The last patient I saw, on Friday of last week was an 8 year old boy who presented as a completely healthy, vibrant and playful child. I was about to send him back out the front door of the guarderia with the typical fun bag of an anti-parasitic medication, a toothbrush and bar of soap until his teacher informed me that this child was having chest pain multiple times a week, especially during exercise. He had not told me anything about this ailment through 3-4 minutes of my persistent questioning regarding his body, health, illnesses or current medical needs. After thorough questioning, his history dictated that he may in fact have a cardiac abnormality and further testing was certainly warranted. We gave him a prescription to report to the clinic in three days for an EKG and hopefully an appointment to receive a Holter monitor and eventually an echocardiogram. Despite these measures, we have very little idea whether the continuity of care will be established or even if this child and his family will pursue medical care. We are often confronted with resistance to Western medicine, but hopefully we made enough of an impact with this child convince him and his family to seek the appropriate follow-up care under the discretion of a specialist.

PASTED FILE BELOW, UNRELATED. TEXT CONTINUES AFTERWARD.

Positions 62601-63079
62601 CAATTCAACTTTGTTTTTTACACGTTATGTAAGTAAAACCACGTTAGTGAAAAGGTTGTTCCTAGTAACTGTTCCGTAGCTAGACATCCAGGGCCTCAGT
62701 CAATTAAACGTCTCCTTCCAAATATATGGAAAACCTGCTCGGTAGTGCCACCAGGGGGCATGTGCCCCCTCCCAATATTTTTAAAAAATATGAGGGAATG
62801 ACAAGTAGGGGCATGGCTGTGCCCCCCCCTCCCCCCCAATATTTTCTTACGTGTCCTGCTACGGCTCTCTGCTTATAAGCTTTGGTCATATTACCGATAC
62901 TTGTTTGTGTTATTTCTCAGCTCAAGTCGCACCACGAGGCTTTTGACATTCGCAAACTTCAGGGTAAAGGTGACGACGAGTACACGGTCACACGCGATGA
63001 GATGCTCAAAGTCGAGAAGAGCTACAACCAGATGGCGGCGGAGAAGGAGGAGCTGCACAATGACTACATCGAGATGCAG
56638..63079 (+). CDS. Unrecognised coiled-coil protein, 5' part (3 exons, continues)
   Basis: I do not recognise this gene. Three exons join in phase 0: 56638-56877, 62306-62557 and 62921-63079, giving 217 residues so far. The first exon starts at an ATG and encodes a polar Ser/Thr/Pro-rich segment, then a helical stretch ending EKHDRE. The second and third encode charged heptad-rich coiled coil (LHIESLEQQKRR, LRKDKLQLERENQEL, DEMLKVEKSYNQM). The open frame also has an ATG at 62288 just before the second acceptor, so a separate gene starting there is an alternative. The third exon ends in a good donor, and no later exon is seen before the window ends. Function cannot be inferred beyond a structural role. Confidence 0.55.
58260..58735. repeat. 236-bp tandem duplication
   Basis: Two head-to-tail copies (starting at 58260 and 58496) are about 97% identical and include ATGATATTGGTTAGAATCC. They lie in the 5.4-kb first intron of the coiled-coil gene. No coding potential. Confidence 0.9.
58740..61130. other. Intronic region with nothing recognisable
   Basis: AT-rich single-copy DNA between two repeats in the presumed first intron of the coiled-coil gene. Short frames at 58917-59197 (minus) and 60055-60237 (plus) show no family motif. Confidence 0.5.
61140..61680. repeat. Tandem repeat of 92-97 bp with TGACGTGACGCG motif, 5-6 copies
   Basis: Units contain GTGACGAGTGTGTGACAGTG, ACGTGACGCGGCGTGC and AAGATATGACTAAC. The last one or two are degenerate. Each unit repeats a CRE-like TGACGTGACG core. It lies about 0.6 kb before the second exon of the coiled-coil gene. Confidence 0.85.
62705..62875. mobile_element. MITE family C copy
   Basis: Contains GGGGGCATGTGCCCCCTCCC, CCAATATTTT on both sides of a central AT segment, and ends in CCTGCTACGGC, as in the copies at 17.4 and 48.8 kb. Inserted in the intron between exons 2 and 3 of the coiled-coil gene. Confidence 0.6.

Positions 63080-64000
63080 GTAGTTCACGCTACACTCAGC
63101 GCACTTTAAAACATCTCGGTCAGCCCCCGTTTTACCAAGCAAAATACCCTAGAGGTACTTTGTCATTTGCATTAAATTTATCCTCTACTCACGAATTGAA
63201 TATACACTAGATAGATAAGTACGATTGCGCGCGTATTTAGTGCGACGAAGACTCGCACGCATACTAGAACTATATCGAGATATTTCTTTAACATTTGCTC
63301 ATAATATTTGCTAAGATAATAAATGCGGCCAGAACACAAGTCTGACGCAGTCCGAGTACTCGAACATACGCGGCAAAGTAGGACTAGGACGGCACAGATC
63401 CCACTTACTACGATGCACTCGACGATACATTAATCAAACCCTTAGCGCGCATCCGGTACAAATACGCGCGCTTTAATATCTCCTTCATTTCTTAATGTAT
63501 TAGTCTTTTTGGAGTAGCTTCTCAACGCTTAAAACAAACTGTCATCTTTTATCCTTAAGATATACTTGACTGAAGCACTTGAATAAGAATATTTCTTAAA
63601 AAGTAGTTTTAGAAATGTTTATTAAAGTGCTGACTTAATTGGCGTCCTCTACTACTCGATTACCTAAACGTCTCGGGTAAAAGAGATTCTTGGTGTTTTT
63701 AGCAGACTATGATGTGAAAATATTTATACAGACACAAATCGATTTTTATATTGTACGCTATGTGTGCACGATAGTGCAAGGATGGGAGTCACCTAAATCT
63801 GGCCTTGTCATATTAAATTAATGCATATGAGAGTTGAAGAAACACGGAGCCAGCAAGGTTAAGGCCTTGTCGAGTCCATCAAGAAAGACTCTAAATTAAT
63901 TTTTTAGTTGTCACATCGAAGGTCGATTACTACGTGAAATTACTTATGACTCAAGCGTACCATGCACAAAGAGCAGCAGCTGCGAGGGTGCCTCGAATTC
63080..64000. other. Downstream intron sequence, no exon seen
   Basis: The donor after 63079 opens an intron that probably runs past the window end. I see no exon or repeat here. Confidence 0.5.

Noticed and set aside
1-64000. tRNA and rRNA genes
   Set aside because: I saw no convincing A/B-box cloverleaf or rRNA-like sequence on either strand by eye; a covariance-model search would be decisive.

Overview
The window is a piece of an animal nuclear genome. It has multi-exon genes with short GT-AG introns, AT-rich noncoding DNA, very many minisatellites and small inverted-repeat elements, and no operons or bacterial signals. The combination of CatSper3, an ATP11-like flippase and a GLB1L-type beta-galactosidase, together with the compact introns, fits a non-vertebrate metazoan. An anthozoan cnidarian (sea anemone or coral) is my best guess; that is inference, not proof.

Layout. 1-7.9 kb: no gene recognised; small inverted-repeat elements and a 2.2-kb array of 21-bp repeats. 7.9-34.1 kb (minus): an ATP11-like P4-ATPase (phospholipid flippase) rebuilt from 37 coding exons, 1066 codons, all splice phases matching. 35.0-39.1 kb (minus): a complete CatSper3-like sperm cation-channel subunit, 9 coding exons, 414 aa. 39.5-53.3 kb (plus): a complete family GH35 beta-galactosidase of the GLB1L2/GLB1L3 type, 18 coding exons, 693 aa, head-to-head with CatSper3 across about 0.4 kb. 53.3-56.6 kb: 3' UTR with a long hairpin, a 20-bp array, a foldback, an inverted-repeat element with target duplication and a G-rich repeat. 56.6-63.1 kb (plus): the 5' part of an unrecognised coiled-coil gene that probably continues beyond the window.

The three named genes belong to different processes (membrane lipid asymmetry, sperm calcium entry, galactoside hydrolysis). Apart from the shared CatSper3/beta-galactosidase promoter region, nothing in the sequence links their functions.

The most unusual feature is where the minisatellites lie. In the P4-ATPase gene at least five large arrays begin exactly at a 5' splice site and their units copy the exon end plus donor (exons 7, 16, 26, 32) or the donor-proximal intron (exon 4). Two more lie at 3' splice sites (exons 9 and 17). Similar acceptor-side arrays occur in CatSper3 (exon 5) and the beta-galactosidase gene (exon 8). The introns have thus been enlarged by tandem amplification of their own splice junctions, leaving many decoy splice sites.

After pondering the possibility of a parasitic infection causing seizures, the orthopedic ramifications of a young bone healing without a cast and an atypical presentation of chest pain and tachycardia, our medical team had one more serious diagnosis the following Monday afternoon in the 6th guarderia on our 3rd day on the road. The child walked into the poorly lit room and was going to be in the diligent and exacting care of Lauren, but as soon as Lauren touched her stethoscope to this child's chest, she realized this was going to be a patient cared for by the entire medical team. The 5 year old girl had a grade 5 heart murmur audible in all areas of her precardium with a palpable thrill radiating across her chest. Her feet were cold from poor circulation and she had fainted on multiple occasions due to her weakened heart. An immediate EKG, echocardiogram shortly thereafter and a pediatric cardiology consult were needed as soon as possible. Since this encounter, Lauren and I have been exploring the possibilities of Rheumatic heart disease in hopes that it will be an infectious process that can be controlled with medications, but from the sound this child's heart is emitting, the history and examination, it certainly appears that she has a structural defect of her heart requiring expertise far beyond our scope of practice.